Thence they are sucked out by the chimney-draught through the left-hand ports, down through the uptakes and regenerators, here again meeting ands heating the loose mass of " regenerator " brickwork, and finally escape by the chimney-flue 0.
Brought from above G to C, Pusher, for forcing billets forbetween N by a flue not ward.
The slurry, in drying on the floor of the flue, forms a fairly tough cake which cracks spontaneously in the process of drying into rough blocks suitable for loading into the kiln.
The best raw materials for the preparation of thallium are the flue-dusts produced industrially in the roasting of thalliferous pyrites and the "chamber muds" accumulating in vitriol-chambers wrought with such pyrites; in both it is frequently associated with selenium.
It is not easy to keep the muffles permanently tight, and as soon as any leakages occur, either hydrochloric acid must escape into the fire-flue, or some fire-gases must enter into the muffle.
Flue-dust contains principally ferric oxide, zinc oxide, arsenious and sulphuric acids, and small quantities of the various metals occurring in the raw ore.
The chief applications are found in the analysis of flue gases (in which much information is gained as to the completeness and efficiency of combustion), and of coal gas (where it is necessary to have a product of a definite composition within certain limits).
Complete combustion takes place at this point with the production of intense heat, the gases on rising are baffled in order to circulate them in every direction round the retorts, and upon arriving at the top of the setting they are conducted down a hollow chamber communicating with the main flue and shaft.
H is the gas flue; I, the perpendicularly ascending shaft, io or 12 ft.
A short diagonal_flue FIG.
When melted the products separate on the bed (which is made of closely packed sand or other infusible substances), according to their density; the lighter earthy matters forming an upper layer of slag are drawn out by the slag hole K at the flue end into an iron wagon or bogie, while the metal subsides to the bottom of the bed, and at the termination of the operation is run out by the tap hole L into moulds or granulated into water.
The slag is a waste product, and the flue-dust, collected by special devices in dust-chambers, is briquetted by machinery, with lime as a bond, and then resmelted with the ore-charge.
The working door through which the litharge is run off lies under the flue which carries off the products of combustion and the lead fumes, the lead is charged and the blast is admitted near the fire-bridge.
As a verb, the word means to stifle or check; hence damped vibrations or oscillations are those which have been reduced or stopped, instead of being allowed to die out naturally; the "dampers" of the piano are small pieces of feltcovered wood which fall upon the strings and stop their vibrations as the keys are allowed to rise; and the "damper" of a chimney or flue, by restricting the draught, lessens the rate of combustion.
Flue-cured bright tobacco is principally produced, but sun-cured is also exported; and in1906-1907experiments with Turkish tobacco gave encouraging results.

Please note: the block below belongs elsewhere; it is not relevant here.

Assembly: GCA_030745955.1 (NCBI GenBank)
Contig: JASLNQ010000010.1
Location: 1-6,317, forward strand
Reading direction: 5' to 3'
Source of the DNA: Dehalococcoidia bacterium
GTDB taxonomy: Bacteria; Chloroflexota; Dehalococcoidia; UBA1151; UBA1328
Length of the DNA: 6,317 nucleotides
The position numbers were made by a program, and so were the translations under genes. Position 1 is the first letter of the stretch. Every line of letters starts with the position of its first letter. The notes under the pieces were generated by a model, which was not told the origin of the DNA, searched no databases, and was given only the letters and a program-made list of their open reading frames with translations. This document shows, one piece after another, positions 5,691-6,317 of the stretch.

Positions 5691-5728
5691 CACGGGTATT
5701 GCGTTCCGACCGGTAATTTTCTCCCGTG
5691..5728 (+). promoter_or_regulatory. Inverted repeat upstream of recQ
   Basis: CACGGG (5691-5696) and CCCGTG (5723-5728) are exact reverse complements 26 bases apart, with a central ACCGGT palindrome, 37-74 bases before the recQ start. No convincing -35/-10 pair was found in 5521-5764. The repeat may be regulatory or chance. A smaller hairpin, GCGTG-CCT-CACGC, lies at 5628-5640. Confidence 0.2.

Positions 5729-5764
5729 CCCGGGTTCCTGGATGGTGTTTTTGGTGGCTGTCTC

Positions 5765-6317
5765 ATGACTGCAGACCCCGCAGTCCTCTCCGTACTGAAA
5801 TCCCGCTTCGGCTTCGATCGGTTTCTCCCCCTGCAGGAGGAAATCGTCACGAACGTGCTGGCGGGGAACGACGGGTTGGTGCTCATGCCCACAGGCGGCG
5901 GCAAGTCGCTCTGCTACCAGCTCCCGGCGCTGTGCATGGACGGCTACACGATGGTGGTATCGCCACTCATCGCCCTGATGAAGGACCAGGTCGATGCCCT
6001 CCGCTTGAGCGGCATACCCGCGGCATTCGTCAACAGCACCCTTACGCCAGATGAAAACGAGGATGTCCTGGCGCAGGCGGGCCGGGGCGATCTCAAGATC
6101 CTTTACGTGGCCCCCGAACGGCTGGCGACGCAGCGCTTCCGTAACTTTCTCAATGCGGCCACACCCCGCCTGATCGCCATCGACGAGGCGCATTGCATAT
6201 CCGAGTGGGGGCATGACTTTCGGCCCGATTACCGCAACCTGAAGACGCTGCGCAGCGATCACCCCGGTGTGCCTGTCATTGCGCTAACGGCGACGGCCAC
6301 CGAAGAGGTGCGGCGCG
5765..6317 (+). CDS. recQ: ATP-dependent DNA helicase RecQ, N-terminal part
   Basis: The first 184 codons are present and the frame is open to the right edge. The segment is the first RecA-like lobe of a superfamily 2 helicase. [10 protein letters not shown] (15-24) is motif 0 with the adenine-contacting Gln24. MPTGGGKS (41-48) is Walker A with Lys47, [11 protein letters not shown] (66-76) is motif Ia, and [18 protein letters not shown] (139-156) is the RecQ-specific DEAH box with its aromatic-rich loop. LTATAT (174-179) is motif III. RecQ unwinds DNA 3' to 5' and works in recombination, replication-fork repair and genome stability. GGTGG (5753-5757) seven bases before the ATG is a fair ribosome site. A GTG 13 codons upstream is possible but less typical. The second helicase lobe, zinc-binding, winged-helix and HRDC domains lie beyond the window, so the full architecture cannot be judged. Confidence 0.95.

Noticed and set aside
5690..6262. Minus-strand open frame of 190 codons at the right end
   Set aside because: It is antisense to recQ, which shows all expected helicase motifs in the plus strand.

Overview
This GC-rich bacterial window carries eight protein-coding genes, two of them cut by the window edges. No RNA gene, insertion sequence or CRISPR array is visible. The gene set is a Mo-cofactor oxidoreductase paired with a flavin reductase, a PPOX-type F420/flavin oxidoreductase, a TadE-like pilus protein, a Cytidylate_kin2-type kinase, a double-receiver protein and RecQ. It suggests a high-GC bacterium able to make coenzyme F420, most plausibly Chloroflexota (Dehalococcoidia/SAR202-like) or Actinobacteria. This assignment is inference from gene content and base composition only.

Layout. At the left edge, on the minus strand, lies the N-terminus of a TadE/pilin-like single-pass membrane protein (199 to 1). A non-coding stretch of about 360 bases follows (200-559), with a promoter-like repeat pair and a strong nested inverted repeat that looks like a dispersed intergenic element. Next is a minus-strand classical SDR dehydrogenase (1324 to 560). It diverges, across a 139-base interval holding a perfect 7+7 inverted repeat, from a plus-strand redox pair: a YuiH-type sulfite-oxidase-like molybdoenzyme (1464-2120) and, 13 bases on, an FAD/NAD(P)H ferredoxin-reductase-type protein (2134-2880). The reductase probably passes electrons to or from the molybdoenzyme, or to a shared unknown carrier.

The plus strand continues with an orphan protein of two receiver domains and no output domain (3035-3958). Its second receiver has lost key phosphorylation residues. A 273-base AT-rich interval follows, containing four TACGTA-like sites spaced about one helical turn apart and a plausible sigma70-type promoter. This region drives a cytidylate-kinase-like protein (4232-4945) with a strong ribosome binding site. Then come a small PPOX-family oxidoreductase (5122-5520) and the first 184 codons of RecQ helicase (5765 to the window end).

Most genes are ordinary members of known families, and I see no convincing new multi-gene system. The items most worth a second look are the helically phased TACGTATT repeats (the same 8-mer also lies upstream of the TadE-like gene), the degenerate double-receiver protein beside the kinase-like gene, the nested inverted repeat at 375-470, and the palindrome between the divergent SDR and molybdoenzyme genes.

In height, is placed on the crucible to allow room for long bars to be melted in the crucible and to prevent the surrounding and C is the flue, common to two furnaces and leading to the stack.
The hearth may either rotate on an inclined axis, so that the path of its surface is oblique to that of the flame, or the working part may be a hollow cylinder, between the fireplace and flue, with its axis horizontal or nearly so, whose inner surface represents the working bed, mounted upon friction rollers, and receiving motion from a special steam-engine by means of a central belt of spur gearing.
2) with descending smoke flue suitable for hospitals and public rooms, where it might be fixed in the middle of the apartment.
The iron case is then removed, the whole is covered with charcoal, and a cast iron cover with a central flue is placed above all.
An open " flue " organ pipe is of this type.
In flue curing, also known as the Virginian cure, fires are set outside the barn; and the heat led in iron pipes or flues, into the building are under the suspended tobacco, which is placed there quite fresh from the field.
0, Flue leading to chimney.
If the ore is in pieces of the size of a walnut Or upwards, it is roasted in plain" kilns "or" burners,"provided with a grating of suitable construction for the removal of the cinders, with a side door in the upper part for charging in the fresh ore on the top of the partially burned ore, and with an arch-shaped roof, from which the burnergas is carried away in a flue common to a whole set of kilns.
It was discovered in 1861 by Sir William Crookes, who, during a spectroscopic examination of the flue-dust produced in the roasting of seleniferous pyrites occurring at Tilkerode in the Harz, observed a green line foreign to all then known spectra.
They should always be fitted with a pan of water to supply the necessary humidity to the warmed air, and a flue to carry off any disagreeable fumes.
The fire-place A is divided from the working bed B by a low wall C known as the fire bridge, and at the opposite end there is sometimes, though not invariably, a second bridge of less height called the flue bridge D.